We love the voyeuristic thrill of these photos by Gentle Giant that ran on the Retronaut website and reveal a vibrant, thriving, bustling New York in 1971 that looks vaguely similar to the New York that I experienced between 2006 and 2011. Minus the beehive hairdoes, flares, and the big red phone booths, of course.
Known for being a hotbed of left wing intellectualism and (cough cough) radicalism, Berkeley in the 70s would have been a most interesting place to explore. Hippies, musicians, stoners, poets, boilermakers, you name it, they were all there, as these revealing shots by Lance V. Nix off the Retronaut site suggest.
They say you should never cross a black cat. Well, anyone who happened to stumble upon this scene in Hollywood, 1961, was in for one hell of a fright, or thirty. Yup, there’s more black cats here than you can poke a leash at. But interesting is the age range of the pets’ owners. Hard to imagine a comparative scene these days. [Photos via LIFE and Retronaut]
Man, I miss living in New York. I miss the energy, the vibrancy, the overwhelming scale of it all. There is no other place on earth quite like it, and by the looks of these shot off the Retronaut website, not much has changed in the city over the past 72 year. Awe-inspiring now, just as it was back then.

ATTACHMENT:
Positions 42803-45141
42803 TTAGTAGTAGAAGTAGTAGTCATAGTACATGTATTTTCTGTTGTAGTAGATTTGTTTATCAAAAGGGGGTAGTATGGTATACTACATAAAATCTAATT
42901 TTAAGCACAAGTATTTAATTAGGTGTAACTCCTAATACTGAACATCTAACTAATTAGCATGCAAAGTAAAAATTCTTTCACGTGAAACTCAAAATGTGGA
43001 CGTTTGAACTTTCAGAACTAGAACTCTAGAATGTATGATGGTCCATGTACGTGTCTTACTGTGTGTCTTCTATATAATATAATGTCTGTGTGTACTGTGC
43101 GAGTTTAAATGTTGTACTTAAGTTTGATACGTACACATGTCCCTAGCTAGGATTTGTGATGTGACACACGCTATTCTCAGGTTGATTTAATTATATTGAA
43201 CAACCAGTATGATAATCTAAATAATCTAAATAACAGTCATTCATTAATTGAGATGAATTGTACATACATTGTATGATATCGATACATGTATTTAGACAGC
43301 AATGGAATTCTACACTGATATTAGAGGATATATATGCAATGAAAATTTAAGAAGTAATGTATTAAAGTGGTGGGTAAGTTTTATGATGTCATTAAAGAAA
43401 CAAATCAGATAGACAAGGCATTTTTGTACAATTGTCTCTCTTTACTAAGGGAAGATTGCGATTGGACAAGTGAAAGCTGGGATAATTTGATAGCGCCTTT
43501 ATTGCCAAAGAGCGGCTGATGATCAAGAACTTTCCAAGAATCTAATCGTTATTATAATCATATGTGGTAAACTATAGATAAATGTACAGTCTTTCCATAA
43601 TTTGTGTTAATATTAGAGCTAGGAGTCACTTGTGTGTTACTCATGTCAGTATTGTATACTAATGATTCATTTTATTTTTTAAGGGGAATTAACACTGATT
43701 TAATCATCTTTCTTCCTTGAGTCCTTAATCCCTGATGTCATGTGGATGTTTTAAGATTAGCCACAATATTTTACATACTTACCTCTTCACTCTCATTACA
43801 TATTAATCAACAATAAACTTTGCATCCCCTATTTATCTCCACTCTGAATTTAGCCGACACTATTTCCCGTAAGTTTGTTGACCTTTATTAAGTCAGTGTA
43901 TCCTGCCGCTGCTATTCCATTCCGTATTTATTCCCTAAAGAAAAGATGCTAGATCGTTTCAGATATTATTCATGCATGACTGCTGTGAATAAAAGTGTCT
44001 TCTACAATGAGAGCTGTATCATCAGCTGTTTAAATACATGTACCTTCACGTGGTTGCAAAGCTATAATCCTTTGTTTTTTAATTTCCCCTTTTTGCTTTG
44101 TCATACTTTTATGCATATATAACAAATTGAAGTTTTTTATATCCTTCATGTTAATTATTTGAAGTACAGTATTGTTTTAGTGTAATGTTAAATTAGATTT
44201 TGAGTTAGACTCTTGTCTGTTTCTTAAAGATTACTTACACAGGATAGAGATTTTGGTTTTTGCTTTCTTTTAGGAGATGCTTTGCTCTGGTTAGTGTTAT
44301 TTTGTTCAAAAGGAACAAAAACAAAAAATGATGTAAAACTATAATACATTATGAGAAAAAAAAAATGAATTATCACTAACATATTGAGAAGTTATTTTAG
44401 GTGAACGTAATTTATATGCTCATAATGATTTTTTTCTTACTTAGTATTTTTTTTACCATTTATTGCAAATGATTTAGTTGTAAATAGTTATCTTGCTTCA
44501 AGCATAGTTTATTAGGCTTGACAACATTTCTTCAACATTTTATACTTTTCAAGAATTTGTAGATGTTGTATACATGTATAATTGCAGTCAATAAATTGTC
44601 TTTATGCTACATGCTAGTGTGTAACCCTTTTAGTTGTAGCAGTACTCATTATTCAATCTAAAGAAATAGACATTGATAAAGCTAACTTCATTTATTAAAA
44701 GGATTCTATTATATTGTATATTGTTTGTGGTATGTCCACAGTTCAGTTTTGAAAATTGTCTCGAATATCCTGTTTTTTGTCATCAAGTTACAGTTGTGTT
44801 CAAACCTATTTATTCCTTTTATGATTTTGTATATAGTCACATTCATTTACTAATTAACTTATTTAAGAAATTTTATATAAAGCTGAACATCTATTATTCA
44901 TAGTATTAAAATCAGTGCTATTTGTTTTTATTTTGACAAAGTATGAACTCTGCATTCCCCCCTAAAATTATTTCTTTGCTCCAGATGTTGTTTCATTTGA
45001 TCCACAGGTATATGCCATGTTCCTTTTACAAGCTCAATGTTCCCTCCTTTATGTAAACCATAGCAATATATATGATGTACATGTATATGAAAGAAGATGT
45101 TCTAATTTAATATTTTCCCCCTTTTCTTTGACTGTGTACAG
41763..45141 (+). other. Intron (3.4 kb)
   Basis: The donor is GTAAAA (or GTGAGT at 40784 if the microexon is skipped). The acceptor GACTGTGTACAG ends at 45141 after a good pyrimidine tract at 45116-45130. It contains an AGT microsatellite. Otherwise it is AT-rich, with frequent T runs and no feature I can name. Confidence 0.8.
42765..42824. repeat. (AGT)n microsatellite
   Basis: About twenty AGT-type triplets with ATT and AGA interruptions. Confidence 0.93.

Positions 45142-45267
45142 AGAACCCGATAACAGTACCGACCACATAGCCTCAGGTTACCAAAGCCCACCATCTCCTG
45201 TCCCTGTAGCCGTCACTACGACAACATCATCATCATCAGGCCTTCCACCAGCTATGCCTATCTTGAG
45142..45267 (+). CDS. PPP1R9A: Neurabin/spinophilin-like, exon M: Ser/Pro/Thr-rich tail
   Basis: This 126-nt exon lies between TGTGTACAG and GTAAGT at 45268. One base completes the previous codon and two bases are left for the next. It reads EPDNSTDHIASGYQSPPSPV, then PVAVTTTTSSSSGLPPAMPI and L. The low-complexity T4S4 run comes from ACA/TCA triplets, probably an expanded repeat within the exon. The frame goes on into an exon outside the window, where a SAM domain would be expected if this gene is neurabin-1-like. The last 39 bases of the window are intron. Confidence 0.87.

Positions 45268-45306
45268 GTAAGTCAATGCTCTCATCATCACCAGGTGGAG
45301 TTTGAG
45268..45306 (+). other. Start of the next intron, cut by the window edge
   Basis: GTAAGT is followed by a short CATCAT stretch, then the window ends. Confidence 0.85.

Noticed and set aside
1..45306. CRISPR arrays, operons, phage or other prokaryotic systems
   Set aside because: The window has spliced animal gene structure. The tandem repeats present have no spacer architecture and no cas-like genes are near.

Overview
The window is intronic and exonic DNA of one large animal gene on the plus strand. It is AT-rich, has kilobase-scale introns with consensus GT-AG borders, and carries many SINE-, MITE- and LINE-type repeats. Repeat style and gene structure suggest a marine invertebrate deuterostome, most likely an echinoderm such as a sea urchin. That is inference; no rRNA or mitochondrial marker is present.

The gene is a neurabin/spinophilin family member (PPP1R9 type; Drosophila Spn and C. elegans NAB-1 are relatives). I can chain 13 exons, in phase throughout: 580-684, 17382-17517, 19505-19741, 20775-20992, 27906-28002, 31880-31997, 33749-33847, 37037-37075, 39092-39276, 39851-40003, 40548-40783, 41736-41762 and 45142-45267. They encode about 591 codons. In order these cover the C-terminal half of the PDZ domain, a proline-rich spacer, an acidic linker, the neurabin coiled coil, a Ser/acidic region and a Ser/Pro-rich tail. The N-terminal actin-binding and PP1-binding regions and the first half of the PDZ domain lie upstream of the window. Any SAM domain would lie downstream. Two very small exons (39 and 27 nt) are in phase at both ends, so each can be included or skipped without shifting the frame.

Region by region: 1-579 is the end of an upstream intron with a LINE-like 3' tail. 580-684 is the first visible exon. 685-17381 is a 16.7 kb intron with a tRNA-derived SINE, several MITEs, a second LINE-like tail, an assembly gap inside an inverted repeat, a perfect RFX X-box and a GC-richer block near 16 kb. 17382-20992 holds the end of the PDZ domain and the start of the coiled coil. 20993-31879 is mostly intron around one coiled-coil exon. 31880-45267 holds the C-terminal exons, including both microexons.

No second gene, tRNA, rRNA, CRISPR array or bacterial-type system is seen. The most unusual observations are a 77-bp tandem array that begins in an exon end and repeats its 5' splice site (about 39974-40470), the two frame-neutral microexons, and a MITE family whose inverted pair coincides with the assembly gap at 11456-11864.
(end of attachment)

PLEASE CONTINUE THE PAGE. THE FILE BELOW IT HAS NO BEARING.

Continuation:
Having ridden the New York subway system for five years, it seems the only real perils these days are rats, panhandlers, and being taken out by an errant cross kick from an energetic breakdancer. These photos from the How To Be A Retronaut blog are a wonderful reminder of a more colourful and edgy New York that is (perhaps sadly?) long since passed.
As a five year resident of New York, I often wonder about the changing face of the city and how much of the character has been stripped away. This atmospheric series of photos from the How To Be A Retronaut website have me pining for a less sanitised New York, when the old school charms and sensibilities were still intact. Remarkably, over the ‘eight years it took James and Karla Murray to complete this project, one third of the stores they featured have closed’. Sad.